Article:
The word oracle comes from the Latin “rare” which means “to speak.” But oracles are also visionary. They see the past, the present and of the future, to compose their prophecies. Oracles were often connected to Goddesses and were the channels through which deities spoke to their people.
This painting started as an entirely different one. The first version was an image of interlocking seahorses with yellow and red sun rays spreading out behind them. Even after the painting was finished, I didn’t feel comfortable with it and placed it facing the wall in my studio.
It sat like that for months, then, while moving things around I took another look. I had set the painting upside down, and from this new perspective, I saw something there I hadn’t seen before. With a brush full of black paint I smeared the sea horses leaving only their shadows, and the sun rays.
When the paint dried, I looked again at what was there. Like the way we often see faces in clouds, I saw this Oracle looking back at me. I began drawing, scraping, and adding paint until the shadowy blob became a form. I then filled in the background with a thin layer of tinted color, leaving the sun rays visible but muted.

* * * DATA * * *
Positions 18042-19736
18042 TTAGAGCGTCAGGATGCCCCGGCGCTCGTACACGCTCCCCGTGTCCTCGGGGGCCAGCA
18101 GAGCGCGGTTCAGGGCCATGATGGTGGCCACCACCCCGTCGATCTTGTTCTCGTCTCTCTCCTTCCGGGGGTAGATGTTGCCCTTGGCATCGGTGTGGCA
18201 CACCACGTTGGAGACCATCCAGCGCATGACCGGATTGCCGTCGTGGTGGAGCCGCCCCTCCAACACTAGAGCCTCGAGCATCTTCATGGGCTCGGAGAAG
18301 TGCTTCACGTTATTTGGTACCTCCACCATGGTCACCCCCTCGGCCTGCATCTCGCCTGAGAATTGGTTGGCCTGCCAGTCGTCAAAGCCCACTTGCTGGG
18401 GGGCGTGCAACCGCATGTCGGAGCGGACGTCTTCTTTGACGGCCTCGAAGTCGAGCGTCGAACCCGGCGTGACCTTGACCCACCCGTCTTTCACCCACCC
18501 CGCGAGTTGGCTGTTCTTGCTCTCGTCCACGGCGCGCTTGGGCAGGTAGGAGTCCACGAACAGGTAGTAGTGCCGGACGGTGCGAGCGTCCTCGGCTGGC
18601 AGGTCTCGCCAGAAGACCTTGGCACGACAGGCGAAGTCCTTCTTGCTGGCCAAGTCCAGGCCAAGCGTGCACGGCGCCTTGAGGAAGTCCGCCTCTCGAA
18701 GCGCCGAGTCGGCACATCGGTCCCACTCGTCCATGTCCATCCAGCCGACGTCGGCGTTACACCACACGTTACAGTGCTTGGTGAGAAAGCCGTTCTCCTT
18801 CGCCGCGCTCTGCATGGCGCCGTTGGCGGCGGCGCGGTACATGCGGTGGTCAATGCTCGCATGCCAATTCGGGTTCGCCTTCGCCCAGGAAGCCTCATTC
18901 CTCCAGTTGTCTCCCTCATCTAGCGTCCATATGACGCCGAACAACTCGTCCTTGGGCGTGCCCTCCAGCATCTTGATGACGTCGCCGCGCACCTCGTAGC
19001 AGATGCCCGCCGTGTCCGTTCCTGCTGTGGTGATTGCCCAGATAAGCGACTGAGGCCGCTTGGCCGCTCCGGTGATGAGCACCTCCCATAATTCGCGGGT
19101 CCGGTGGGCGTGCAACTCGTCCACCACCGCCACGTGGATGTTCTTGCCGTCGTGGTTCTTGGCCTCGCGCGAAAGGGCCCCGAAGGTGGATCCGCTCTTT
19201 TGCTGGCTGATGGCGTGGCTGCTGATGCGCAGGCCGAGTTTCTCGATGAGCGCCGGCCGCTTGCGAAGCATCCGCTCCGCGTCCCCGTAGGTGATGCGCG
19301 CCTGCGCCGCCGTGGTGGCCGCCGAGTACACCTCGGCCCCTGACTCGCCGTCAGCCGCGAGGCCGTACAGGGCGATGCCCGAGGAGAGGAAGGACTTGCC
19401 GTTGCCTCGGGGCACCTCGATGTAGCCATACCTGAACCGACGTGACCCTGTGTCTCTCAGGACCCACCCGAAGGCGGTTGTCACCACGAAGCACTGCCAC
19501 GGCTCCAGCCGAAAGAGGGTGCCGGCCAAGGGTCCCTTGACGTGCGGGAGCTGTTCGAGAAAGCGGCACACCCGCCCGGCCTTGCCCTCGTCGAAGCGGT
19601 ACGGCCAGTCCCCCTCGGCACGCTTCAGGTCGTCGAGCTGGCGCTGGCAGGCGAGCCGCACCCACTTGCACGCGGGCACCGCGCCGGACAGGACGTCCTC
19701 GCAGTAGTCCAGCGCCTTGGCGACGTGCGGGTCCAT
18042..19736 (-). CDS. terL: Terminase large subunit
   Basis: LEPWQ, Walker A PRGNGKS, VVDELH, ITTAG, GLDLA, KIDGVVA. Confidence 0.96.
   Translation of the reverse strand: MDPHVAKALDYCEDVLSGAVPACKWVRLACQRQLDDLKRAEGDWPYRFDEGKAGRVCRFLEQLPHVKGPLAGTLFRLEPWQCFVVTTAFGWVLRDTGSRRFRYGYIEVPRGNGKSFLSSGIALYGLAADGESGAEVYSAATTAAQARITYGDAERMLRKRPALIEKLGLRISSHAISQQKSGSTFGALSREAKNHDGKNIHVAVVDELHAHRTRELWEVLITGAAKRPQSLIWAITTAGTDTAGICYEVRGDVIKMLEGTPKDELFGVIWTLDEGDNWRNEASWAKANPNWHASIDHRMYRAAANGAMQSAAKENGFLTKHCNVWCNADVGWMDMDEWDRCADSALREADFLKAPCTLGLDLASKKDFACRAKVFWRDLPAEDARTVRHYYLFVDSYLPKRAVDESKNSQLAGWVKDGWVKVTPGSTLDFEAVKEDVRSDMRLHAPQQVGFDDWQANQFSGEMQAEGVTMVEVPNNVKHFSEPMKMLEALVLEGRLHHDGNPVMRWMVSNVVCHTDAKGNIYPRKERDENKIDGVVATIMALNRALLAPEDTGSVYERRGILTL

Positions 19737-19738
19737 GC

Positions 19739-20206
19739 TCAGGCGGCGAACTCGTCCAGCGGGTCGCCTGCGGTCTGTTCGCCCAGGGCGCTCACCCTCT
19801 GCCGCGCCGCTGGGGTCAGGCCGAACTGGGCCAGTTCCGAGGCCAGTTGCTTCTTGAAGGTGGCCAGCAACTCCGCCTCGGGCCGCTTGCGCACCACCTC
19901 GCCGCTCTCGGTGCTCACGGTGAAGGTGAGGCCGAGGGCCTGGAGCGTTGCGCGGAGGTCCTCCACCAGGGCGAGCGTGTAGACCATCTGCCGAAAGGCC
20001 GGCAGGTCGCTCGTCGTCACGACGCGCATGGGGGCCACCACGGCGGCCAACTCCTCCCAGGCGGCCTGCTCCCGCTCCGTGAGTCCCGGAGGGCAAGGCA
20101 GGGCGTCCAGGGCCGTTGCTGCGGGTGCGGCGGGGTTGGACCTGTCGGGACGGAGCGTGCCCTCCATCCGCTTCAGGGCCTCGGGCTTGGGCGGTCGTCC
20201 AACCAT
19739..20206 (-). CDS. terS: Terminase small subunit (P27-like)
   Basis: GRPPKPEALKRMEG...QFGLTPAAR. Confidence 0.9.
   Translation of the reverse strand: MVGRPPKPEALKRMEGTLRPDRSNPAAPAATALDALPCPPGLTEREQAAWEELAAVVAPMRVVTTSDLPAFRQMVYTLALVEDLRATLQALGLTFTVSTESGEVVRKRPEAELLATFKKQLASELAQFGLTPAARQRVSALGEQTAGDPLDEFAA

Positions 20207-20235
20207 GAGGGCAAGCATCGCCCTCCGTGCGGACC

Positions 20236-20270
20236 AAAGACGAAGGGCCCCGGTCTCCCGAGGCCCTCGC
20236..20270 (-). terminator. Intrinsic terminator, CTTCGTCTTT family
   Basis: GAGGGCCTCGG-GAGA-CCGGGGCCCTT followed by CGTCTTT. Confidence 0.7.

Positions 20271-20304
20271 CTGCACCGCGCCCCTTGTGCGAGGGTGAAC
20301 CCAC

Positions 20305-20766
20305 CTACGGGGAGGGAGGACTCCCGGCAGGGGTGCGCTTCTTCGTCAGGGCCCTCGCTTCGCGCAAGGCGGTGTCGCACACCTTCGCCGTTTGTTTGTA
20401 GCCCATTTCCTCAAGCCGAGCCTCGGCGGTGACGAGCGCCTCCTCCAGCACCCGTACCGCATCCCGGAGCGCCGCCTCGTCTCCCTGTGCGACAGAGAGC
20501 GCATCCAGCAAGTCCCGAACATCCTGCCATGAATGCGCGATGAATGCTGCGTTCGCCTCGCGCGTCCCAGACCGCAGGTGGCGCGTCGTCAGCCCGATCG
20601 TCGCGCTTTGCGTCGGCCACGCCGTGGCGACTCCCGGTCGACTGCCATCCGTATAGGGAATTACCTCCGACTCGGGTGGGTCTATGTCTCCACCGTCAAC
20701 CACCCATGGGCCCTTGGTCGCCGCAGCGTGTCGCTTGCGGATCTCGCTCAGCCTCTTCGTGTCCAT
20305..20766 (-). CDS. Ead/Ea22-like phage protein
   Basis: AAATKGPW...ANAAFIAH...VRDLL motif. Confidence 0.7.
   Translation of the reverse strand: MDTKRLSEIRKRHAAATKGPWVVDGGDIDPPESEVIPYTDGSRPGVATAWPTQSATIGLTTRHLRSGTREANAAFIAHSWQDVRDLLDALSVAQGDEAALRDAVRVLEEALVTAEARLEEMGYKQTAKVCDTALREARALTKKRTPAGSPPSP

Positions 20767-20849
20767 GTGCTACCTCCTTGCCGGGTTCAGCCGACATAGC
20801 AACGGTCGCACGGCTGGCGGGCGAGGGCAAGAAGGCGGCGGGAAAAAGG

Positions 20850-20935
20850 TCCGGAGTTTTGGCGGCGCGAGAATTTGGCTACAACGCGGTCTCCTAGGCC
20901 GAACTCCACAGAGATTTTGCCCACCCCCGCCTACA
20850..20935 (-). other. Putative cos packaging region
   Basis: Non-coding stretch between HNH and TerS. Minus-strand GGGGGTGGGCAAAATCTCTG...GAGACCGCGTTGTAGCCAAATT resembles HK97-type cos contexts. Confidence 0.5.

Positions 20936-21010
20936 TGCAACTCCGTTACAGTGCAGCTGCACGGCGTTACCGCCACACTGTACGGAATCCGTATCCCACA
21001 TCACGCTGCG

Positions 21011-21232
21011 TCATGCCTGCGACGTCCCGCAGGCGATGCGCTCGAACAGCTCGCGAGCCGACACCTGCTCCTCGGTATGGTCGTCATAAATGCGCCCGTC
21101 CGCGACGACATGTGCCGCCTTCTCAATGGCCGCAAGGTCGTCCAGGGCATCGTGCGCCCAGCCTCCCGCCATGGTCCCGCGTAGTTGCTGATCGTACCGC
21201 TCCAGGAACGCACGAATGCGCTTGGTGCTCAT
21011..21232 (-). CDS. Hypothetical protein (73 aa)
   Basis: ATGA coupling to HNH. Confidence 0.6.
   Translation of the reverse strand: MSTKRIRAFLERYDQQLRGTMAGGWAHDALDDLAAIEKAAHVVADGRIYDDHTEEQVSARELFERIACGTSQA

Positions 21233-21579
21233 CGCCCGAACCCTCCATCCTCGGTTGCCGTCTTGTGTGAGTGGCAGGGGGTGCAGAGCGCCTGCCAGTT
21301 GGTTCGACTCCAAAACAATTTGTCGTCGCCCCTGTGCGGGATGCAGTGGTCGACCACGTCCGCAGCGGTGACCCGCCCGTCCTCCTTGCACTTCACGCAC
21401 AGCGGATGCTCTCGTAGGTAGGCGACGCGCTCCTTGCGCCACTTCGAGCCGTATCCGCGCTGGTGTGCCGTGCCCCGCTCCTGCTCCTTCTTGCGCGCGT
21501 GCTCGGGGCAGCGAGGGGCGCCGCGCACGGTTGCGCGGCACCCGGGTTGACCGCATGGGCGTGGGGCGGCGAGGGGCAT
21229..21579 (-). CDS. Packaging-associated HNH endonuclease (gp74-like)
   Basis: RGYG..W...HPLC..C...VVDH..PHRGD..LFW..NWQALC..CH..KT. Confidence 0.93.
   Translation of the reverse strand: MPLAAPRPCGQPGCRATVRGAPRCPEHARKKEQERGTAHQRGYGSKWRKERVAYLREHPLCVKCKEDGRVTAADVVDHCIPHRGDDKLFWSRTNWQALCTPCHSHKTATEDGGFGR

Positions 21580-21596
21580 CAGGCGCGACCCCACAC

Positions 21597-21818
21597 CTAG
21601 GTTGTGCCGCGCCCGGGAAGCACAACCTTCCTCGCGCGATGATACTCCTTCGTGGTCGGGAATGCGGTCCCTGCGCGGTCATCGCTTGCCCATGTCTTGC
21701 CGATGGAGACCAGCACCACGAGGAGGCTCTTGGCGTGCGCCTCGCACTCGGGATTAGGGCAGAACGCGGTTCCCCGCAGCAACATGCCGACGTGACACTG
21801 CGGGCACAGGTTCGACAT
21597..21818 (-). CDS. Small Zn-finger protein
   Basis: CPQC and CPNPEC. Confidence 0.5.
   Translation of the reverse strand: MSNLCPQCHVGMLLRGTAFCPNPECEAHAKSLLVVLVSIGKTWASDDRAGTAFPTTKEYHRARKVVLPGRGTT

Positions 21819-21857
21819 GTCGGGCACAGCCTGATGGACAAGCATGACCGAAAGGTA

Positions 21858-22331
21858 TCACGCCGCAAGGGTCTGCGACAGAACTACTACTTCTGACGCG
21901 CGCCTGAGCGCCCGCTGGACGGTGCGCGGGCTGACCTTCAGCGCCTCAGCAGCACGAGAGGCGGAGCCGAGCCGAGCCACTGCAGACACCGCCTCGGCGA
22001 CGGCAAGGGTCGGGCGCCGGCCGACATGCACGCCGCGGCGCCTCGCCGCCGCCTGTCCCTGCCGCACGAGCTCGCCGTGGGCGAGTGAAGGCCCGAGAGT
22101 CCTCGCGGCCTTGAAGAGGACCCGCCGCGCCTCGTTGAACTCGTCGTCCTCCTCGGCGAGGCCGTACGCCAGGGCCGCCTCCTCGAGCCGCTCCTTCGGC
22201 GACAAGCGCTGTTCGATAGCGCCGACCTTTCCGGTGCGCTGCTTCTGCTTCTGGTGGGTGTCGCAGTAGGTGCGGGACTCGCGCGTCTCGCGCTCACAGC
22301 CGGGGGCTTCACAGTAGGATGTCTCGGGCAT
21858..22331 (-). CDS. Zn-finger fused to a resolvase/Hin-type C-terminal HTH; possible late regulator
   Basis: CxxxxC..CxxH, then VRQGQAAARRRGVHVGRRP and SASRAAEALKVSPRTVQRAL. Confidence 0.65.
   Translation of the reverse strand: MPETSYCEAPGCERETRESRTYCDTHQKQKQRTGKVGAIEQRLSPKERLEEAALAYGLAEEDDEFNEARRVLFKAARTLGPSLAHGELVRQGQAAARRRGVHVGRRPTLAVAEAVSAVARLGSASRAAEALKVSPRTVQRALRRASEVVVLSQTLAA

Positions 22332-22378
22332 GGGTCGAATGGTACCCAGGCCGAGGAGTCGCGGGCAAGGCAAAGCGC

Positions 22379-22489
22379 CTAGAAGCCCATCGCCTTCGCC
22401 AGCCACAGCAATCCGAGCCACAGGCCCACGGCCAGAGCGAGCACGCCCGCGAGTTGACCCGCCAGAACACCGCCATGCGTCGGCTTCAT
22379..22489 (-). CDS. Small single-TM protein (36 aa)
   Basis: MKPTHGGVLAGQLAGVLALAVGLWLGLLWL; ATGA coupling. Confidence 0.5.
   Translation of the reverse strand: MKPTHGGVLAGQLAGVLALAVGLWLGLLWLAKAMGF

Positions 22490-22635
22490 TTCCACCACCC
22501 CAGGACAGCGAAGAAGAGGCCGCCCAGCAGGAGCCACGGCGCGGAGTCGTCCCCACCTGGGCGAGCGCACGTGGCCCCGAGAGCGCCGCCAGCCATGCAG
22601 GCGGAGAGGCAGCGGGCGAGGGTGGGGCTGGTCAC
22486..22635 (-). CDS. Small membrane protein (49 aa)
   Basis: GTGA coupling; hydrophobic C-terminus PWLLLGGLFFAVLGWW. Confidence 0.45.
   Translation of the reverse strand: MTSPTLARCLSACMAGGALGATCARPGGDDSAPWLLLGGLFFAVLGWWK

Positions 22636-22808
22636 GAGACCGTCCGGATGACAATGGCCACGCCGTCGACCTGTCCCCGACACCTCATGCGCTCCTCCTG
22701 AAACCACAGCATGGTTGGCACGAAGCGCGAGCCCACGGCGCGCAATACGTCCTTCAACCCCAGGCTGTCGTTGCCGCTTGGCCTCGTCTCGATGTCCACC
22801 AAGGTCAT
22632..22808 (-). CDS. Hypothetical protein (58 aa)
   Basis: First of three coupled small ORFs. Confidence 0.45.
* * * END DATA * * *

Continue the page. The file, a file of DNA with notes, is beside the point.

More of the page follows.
The eyes on the wings were sgraffito’d into the paint, revealing layers of the original painting and colors underneath. This form of work, creating a new artwork on top of a previous one but leaving part of the first work visible, is called a Palimpsest: something reused or altered but still bearing visible traces of its earlier form, from the Greek, psēstos: to rub smooth.
We see palimpsests everywhere in different ways. The most obvious form is street art, or graffiti, where successive artists overlay the works of previous artists until the wall becomes a history book of old and new styles. But less dramatically we also see older neighborhoods where new owners move in and upset a prevailing norm to create their own mark. In some cases this is colorful, in others it is a sign of more drastic, and unwelcome, changes to come.
Everything in human history is a palimpsest: cities, buildings, religion, arts, and politics. New ideas overwrite the past but leave vestiges. The title “Oracle” seemed apt as it is a painting about looking into the future through layers of the past.
Oracle is 16″ x 20″ x 1.5″ – oil on cradled wood.
This painting is in my studio. For more details, contact me.
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